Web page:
Right-click the database, choose "Tasks | Generate Scripts...", and then select to script specific database objects. Select the ones you want to copy over to the new DB (you probably want to select at least the Tables and Schemas). Then, for the "Set Scripting Options" screen, click "Advanced", scroll down to "Types of data to script" and select "Schema and data". Click OK, and finish generating the script. You'll see that this has now generated a long script for you that creates the database's tables and inserts the data into them! You can then create a new database, and change the USE [DbName] statement at the top of the script to reflect the name of the new database you want to copy the old one to. Run the script and the old database's schema and data will be copied to the new one!

This allows you to do the whole thing from within SQL Server Management studio, and there's no need to touch the file system.

share|improve this answer
    
Bitbucket -- You do not have access to this repository. Use the links at the top to get back. –  Tom Stickel Feb 8 '13 at 7:22
2  
@TomStickel Oops - just made it public. :-) –  Jez Feb 8 '13 at 9:28
1  
Dumping sql into a file just sucks, especially when you're working with large databases. Why can't Microsoft provide a good utility to do this obvious and necessary task? –  user148298 Sep 16 '13 at 11:36
add comment

Its hard to detach your production dB or other running dB's and deal with that downtime, so I almost always use a Backup / restore method.

If you also want to make sure to keep your login's in sync check out the MS KB article on using the stored proc sp_help_revlogin to do this.

share|improve this answer
add comment

The detach/copy/attach method will take down the database. That's not something you'd want in production.

The backup/restore will only work if you have write permissions to the production server. I work with Amazon RDS and I don't.

The import/export method doesn't really work because of foreign keys - unless you do tables one by one in the order they reference one another. You can do an import/export to a new database. That will copy all the tables and data, but not the foreign keys.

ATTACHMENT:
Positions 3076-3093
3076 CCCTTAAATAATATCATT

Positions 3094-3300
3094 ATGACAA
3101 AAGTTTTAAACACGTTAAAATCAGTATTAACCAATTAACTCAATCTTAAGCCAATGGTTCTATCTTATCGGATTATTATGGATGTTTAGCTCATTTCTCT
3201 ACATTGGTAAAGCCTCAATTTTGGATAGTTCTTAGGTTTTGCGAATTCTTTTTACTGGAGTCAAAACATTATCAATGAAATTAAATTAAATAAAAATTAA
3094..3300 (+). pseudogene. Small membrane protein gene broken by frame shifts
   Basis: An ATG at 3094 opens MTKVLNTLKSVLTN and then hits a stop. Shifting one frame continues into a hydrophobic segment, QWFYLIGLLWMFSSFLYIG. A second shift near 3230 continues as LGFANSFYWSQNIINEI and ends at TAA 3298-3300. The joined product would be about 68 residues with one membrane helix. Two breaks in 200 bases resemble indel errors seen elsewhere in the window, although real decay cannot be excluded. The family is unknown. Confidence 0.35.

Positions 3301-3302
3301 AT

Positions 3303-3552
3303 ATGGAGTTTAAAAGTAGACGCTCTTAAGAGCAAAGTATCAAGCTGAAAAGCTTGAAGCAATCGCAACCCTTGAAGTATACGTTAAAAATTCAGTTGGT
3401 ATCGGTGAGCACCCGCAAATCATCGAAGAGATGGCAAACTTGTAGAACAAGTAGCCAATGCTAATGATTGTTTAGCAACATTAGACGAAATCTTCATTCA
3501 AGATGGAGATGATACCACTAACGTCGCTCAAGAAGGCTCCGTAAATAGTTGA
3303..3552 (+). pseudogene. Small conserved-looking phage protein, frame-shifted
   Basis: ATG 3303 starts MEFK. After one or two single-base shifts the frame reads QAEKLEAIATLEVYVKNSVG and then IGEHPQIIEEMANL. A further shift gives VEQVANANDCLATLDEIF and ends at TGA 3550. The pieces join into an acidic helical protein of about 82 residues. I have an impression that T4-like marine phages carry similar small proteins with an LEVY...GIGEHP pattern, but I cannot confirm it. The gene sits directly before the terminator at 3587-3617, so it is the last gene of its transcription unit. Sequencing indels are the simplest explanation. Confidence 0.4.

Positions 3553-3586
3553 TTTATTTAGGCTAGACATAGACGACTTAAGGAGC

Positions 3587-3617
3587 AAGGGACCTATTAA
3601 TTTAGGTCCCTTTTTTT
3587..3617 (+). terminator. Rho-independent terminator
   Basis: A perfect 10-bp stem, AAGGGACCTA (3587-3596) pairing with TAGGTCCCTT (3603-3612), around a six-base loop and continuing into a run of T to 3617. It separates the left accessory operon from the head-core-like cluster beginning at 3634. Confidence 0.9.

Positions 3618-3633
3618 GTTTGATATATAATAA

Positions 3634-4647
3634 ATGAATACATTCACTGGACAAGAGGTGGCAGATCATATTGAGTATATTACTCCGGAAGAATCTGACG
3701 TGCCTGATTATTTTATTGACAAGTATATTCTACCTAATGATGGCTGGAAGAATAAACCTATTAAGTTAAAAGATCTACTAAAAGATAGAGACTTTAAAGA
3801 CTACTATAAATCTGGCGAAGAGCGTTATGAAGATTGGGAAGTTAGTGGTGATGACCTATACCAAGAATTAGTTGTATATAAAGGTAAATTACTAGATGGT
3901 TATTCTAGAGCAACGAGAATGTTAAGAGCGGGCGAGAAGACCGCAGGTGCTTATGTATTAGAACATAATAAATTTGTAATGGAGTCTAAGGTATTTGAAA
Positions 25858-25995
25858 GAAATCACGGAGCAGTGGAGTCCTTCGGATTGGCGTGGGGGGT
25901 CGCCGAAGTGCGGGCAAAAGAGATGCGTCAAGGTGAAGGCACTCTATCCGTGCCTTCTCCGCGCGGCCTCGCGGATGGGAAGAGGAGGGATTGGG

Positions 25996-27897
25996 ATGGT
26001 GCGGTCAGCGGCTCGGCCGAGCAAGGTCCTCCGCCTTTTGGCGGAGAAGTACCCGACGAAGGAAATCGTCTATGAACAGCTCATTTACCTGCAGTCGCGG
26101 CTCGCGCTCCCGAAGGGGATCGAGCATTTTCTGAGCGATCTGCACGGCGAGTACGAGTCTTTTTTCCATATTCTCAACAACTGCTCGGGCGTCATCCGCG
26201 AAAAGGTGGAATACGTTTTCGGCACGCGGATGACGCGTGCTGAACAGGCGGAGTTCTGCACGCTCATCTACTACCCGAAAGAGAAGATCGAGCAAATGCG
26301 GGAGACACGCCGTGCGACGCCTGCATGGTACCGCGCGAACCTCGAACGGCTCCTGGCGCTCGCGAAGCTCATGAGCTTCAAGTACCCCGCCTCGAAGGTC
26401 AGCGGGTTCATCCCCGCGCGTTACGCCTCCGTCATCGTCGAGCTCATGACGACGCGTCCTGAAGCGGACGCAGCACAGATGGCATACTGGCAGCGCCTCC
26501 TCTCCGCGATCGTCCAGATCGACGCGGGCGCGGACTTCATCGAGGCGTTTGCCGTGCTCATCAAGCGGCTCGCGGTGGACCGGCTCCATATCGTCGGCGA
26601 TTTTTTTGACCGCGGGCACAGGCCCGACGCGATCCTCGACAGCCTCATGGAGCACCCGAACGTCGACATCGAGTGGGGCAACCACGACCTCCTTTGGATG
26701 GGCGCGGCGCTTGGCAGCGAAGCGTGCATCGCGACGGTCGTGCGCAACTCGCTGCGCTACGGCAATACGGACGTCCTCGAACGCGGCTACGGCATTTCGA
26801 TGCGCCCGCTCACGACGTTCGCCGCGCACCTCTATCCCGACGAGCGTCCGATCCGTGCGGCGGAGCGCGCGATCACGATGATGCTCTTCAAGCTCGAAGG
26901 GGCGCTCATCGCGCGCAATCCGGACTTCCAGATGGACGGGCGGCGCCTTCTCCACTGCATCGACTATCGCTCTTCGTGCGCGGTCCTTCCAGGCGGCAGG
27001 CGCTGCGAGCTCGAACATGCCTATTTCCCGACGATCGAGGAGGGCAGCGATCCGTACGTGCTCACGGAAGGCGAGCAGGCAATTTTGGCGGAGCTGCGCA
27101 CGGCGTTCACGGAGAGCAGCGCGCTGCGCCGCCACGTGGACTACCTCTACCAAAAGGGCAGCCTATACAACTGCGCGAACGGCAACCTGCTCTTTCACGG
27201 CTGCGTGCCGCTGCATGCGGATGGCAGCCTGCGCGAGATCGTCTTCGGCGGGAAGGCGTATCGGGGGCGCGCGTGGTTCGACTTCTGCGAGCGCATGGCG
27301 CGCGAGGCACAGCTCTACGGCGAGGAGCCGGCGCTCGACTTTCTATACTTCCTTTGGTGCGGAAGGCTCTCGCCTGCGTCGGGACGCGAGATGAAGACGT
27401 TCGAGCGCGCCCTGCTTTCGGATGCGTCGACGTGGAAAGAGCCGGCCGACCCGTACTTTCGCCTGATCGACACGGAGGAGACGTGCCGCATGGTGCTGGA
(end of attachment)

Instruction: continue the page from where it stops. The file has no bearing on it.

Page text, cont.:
This sounds like a common operation one needs to do with database. Why isn't SQL Server handling this properly? Every time I had to do this it was frustrating.

That being said, the only painless solution I've encountered was Sql Azure Migration Tool which is maintained by the community. It works with SQL Server too.

share|improve this answer
add comment

I run an SP to DROP the table(s) and then use a DTS package to import the most recent production table(s) onto my development box. Then I go home and come back the following morning. It's not elegant; but it works for me.

share|improve this answer
add comment

If you want to take a copy of a live database, do the Backup/Restore method.

[In SQLS2000, not sure about 2008:] Just keep in mind that if you are using SQL Server accounts in this database, as opposed to Windows accounts, if the master DB is different or out of sync on the development server, the user accounts will not translate when you do the restore. I've heard about an SP to remap them, but I can't remember which one it was.

share|improve this answer
add comment

Your Answer

 
discard

By posting your answer, you agree to the privacy policy and terms of service.

Not the answer you're looking for? Browse other questions tagged or ask your own question.